Swedish utility Vattenfall AB has won Denmark’s 350-MW nearshore wind power tender with a bid of DKK 0.475 (USD 0.072/EUR 0.064) per kWh, it was announced on Monday.
The company now needs to wait to see whether the government would continue to support nearshore turbines because it is in the process of reviewing policies for the sector.
In the tender Vattenfall won the right to build two coastal wind parks, one of 180 MW at Vesterhav Syd and one of 170 MW capacity at Vesterhav Nord. The company’s competitors were Wpd Hofor Danish Offshore Consortium and the European Energy Nearshore Consortium, whose bids were not disclosed.
Vattenfall says it will initiate final preparations for establishing the wind complex, with a targeted start of construction in 2019. Before that happens, it needs to secure government clearance for the project.
The Danish ministry of energy utilities and climate said in a statement that regardless of Vattenfall’s low bid, building the two wind parks will prove costly for the country. The total support for the projects over the period 2020-2032 is estimated at DKK 3.6 billion, which is almost double the projected DKK 1.9 billion in the energy agreement from 2012, the ministry said. This is because power prices now are lower than expected, so a greater portion of wind power rates needs to be covered by subsidy.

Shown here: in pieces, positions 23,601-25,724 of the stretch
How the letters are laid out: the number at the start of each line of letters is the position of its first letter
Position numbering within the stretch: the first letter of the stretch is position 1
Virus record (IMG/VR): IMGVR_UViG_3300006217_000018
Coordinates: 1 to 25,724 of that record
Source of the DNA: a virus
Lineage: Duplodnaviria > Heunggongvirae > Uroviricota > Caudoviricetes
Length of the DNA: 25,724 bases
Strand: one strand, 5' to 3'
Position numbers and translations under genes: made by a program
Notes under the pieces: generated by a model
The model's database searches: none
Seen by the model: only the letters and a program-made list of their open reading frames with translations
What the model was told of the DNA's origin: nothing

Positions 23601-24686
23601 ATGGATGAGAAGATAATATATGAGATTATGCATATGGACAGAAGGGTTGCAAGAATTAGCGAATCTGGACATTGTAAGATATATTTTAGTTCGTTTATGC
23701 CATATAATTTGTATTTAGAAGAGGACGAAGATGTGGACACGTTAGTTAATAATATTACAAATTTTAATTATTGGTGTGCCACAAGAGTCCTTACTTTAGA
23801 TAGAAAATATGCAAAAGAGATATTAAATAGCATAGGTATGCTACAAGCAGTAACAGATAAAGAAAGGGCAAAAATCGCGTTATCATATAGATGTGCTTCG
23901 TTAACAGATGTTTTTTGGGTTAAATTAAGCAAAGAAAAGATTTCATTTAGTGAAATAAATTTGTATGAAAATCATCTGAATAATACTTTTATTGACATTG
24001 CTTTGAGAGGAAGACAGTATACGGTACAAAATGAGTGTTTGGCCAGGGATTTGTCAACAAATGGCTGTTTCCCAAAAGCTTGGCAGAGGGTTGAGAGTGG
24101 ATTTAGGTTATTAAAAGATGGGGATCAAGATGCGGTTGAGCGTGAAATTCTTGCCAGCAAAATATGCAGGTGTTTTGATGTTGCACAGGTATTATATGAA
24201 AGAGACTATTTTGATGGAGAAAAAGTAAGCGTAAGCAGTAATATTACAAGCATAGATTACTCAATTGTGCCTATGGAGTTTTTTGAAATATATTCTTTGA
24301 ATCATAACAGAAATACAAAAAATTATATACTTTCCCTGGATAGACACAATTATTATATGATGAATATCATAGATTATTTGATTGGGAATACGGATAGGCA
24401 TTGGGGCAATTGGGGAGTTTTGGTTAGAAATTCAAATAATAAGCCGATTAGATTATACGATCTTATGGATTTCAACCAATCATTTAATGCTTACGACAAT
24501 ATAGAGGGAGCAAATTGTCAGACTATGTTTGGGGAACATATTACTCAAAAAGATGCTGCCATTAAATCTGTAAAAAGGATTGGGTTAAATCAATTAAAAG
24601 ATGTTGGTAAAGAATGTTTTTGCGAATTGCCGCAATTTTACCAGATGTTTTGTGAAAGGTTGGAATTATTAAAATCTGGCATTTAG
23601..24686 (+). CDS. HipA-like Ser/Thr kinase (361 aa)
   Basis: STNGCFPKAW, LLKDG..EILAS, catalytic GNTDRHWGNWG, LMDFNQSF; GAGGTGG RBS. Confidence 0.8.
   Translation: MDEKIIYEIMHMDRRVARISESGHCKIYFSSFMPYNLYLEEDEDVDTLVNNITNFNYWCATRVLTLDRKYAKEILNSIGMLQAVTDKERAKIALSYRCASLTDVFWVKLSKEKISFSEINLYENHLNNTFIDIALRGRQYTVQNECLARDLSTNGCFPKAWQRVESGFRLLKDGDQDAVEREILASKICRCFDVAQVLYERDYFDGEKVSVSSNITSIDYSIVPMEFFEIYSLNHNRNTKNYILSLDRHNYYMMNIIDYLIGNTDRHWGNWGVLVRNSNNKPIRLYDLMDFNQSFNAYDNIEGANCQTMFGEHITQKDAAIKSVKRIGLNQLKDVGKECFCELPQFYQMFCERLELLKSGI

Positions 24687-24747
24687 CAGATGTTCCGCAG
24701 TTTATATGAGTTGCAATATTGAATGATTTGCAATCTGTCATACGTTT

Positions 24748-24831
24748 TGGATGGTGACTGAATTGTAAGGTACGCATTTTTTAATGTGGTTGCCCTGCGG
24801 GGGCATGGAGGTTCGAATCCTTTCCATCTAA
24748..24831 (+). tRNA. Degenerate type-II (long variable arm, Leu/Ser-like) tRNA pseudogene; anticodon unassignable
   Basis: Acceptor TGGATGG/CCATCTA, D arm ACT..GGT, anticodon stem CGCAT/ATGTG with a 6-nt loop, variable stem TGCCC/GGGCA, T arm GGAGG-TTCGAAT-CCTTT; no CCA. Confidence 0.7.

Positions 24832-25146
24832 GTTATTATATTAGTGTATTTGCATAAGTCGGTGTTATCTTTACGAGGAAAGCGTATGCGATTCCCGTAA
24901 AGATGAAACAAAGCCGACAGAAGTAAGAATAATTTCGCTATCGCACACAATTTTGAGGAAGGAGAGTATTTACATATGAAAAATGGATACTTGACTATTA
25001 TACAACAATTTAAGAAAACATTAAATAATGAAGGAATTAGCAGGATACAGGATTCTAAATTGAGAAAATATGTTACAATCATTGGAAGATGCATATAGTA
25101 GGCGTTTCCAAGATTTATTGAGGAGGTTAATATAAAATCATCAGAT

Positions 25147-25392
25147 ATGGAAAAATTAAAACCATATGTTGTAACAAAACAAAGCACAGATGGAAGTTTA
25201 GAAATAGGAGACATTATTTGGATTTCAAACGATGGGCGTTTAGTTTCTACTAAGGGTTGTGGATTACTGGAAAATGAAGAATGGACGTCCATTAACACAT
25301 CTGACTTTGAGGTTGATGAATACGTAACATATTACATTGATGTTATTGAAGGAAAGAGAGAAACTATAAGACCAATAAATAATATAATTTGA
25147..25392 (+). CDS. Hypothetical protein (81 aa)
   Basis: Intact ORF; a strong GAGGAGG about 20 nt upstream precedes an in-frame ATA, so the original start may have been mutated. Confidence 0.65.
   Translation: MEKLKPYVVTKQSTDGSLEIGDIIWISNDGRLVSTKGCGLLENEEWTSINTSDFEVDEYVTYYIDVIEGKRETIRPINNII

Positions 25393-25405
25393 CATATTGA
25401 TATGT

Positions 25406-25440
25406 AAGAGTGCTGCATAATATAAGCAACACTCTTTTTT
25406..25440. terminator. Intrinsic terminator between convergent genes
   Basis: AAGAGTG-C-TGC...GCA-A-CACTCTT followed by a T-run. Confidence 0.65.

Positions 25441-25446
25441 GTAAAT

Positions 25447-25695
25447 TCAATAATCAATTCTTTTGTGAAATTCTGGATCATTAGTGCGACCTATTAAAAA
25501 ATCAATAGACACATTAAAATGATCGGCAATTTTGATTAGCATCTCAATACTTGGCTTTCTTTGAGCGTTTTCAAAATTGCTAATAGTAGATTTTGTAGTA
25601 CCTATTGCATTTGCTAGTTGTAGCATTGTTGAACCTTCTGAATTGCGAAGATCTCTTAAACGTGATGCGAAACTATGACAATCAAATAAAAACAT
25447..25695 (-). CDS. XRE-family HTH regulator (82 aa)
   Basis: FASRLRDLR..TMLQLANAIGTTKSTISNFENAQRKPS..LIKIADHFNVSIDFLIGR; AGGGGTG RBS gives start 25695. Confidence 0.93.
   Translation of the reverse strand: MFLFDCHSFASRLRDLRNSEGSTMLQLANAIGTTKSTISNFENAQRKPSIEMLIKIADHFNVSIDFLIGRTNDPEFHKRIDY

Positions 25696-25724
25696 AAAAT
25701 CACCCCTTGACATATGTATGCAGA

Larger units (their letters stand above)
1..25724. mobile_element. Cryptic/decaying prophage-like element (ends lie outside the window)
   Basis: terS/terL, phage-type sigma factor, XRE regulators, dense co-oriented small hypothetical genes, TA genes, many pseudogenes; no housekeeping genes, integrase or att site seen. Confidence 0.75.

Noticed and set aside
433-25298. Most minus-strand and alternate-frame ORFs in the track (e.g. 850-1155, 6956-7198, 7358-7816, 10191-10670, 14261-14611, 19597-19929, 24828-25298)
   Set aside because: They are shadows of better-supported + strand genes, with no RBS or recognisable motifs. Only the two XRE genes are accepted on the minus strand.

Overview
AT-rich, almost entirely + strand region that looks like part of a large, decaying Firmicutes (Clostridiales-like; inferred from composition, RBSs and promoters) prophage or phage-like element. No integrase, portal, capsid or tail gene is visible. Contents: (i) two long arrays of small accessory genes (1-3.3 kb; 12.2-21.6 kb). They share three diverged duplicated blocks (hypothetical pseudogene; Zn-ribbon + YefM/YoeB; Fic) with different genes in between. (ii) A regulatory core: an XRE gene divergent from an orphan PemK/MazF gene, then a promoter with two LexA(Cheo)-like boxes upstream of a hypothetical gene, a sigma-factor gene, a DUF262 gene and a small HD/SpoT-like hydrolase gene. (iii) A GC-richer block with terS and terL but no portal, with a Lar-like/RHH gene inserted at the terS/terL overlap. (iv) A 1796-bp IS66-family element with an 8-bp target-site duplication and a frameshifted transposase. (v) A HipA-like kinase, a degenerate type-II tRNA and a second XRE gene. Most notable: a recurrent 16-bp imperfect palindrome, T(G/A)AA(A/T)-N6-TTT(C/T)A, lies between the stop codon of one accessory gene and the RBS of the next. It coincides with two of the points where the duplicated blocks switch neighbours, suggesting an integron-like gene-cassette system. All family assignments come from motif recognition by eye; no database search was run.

Energy minister Lars Lilleholt plainly commented that the government is working on abandoning the construction of nearshore wind farms because they are seen as expensive and will blemish the coastline. He views wind parks far out at sea as a better option, pointing out that the price of offshore wind is seen to halve over the next 10 years.
The final decision on coastal wind power will be made when the 2025 plan is negotiated, the ministry said.
(DKK 10 = USD 1.508/EUR 1.344)
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